- Relman in 2008 sued Wells Fargo on behalf of Baltimore and Memphis for "reverse redlining." The bank ultimately settled with the DOJ for over $230M.
May. 14, 2014, 7:44 AM
- The value of the entire unit could be worth up to $1.4B, reports Reuters, and Warburg Pincus is among the P-E firms vying for a 50% stake. Santander (SAN) has previously teamed with private equity firms as a way to raise cash from is businesses, and sometimes to expand them.
- The bank last year sold half of its asset management unit to Warburg Pincus and General Atlantic and Warburg was one of the investors in Santander Consumer USA, which IPOd earlier this year.
Apr. 29, 2014, 9:39 AM
- Capital shortfalls will need to be covered within six months for those lenders failing under the EBA's baseline stress test scenario, while banks failing under the adverse scenario will have nine months to fix things.
- ECB Vice-President Constancio: "Banks should start to consider what private sources of capital could be raised as a result of this exercise and plan accordingly."
- Earlier: The EBA unveils stress test criteria. 124 banks from 28 EU states are subject to the exams. Among the larger ones: DB, BNPQF, BNPQY, SCGLY, SAN, BBVA, UNCFF, UNCFY, IRE, NBG, CRZBY, CRARY.
- European financial sector ETF: EUFN
Apr. 29, 2014, 4:13 AM
- Banco Santander's (SAN) Q1 net profit rose to €1.3B ($1.8B) from €1.2B a year earlier and exceeded forecasts that were also €1.2B, boosted by an improving economy and falling charges for bad loans.
- Net interest income slipped 3% to €6.99B from €7.21B.
- Provisions for bad loans fell 14.2% to €2.69B as the non-performing loan ratio dropped to 5.52% from 5.64%.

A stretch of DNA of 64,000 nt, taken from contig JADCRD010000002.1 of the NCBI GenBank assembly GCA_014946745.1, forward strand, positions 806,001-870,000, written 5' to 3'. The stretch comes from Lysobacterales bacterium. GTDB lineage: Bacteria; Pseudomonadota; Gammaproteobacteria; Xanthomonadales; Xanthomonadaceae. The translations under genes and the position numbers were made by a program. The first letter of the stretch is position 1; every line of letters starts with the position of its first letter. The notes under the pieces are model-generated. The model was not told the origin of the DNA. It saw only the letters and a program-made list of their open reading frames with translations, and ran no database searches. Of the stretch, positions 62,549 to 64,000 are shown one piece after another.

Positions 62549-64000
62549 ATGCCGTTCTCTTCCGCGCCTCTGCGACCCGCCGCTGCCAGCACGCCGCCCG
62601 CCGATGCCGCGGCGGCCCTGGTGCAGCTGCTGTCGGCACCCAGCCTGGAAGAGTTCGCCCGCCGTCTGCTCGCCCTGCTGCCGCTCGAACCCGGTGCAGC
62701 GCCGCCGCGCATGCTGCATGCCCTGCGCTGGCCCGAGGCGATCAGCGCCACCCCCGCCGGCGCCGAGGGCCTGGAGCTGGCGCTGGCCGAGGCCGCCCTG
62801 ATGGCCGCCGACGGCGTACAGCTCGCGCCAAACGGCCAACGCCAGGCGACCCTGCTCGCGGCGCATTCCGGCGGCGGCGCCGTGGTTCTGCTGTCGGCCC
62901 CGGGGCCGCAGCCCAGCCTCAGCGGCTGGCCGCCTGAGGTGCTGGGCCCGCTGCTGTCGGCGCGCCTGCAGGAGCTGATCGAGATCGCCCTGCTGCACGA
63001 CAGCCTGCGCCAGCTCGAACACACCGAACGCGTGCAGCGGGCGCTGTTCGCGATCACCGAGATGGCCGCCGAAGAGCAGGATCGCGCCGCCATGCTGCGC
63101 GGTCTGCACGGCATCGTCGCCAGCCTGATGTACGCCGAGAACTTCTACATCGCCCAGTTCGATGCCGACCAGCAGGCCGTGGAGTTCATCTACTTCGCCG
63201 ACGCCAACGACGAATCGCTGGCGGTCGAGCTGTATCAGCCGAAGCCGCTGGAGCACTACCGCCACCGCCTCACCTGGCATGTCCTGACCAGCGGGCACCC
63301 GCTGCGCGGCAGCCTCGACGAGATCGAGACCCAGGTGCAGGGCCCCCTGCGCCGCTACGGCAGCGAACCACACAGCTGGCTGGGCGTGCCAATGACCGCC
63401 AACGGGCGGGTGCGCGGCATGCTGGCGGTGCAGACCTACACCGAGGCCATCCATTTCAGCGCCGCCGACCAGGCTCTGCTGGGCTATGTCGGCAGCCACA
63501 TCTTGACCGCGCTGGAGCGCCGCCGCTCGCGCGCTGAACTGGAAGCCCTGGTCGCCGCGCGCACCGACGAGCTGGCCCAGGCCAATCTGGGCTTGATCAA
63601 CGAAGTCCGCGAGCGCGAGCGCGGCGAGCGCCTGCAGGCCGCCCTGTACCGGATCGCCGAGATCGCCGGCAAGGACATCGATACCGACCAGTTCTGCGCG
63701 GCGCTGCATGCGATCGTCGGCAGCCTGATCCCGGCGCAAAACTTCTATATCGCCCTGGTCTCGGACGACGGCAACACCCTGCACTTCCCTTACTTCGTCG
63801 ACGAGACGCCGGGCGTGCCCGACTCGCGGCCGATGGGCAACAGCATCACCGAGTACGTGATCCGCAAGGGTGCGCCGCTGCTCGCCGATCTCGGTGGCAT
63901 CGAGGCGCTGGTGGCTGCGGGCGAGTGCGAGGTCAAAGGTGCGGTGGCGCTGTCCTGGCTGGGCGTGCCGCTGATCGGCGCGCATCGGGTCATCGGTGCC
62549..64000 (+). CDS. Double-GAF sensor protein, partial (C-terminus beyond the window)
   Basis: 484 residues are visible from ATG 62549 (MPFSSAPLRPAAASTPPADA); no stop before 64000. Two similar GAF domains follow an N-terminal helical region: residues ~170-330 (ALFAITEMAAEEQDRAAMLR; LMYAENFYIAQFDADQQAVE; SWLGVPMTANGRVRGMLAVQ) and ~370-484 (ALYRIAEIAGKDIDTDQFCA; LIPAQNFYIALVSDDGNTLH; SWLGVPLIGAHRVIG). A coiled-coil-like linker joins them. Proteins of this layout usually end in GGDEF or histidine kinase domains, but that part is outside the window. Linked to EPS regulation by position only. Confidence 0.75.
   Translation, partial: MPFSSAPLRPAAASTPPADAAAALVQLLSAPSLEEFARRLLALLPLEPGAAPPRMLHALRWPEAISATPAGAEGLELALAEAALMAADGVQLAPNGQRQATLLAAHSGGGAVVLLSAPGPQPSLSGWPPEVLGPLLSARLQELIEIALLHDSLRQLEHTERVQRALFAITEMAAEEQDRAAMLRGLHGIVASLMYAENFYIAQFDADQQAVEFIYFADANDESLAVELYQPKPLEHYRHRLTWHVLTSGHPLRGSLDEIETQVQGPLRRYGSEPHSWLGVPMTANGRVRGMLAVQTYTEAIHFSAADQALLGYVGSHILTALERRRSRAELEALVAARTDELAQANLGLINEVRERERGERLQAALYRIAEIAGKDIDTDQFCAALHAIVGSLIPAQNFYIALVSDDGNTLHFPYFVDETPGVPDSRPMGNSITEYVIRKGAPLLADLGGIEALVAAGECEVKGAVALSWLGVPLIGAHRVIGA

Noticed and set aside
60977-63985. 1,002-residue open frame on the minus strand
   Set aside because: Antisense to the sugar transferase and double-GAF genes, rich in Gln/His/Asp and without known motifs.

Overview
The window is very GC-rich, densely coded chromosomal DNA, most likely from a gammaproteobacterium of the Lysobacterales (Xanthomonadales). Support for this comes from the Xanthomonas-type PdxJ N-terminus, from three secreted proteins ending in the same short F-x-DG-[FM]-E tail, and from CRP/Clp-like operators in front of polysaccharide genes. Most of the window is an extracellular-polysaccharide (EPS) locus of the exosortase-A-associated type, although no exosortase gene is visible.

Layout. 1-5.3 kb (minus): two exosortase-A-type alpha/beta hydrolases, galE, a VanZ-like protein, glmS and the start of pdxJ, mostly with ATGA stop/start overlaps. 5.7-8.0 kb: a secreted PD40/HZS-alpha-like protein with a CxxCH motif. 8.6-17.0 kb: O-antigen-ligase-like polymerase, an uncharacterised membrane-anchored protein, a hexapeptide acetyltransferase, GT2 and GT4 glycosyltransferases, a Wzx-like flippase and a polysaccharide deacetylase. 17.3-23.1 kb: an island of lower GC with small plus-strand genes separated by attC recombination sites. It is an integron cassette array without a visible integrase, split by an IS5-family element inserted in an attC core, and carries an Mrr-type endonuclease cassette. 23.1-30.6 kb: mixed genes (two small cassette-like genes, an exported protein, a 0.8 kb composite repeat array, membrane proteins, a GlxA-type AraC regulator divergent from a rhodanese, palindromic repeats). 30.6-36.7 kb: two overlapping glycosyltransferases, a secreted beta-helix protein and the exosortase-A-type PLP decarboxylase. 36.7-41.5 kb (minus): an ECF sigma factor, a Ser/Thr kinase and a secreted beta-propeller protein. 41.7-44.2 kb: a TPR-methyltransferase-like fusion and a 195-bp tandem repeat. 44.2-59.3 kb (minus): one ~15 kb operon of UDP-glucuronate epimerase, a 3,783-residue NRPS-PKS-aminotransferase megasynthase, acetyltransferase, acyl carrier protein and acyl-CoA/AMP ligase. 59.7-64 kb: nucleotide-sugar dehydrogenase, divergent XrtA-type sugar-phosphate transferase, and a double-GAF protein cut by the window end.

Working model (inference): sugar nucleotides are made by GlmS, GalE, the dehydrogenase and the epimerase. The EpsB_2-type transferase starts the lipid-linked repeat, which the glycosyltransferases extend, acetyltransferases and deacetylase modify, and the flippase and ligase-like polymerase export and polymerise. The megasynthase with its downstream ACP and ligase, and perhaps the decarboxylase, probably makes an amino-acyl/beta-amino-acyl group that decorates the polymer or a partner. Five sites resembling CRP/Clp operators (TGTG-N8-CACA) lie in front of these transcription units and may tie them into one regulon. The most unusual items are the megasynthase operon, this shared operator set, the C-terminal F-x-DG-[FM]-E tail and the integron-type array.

- Profit breakdown: Spain +24% to €251M; U.K. +63% to €376M; Latin America -26.6%, hurt by currency fluctuations.
- Separately, Santander intends to acquire the 25% of Banco Santander Brasil (BSBR) that it doesn't own for €4.69B in shares, with the price representing a 20% premium.
- Shares are +0.7% in Madrid. (PR)
Mar. 26, 2014, 6:06 PM
- BBVA Compass is approved for semi-annual $51M dividend payments to parent BBVA. (PR)
- As previously reported, HSBC North America was rejected from paying dividends to parent HSBC for "qualitative" reasons relating to weaknesses in its capital planning processes. HSBC N.A. expects to resubmit its plan incorporating enhancements in its processes.
- RBS CItizens (RBS), and Santander Holdings (SAN) were rejected from sending money upstairs for similar reasons, and will be resubmitting as well.
Mar. 26, 2014, 4:04 PM
- The Fed approves 25 out of 30 capital return plans from the nation's largest lenders, but rejects those from Citigroup (C), RBS Citizens, HSBC North America, Santander Holdings (SAN), and, of course, Zions Bancorp (ZION).
- Press release
- Citi -3.3%, RBS -0.2%, HSBC -1.4%, Santander -1.5%, Zions -1.3% in after-hours trade.
Mar. 20, 2014, 5:07 PM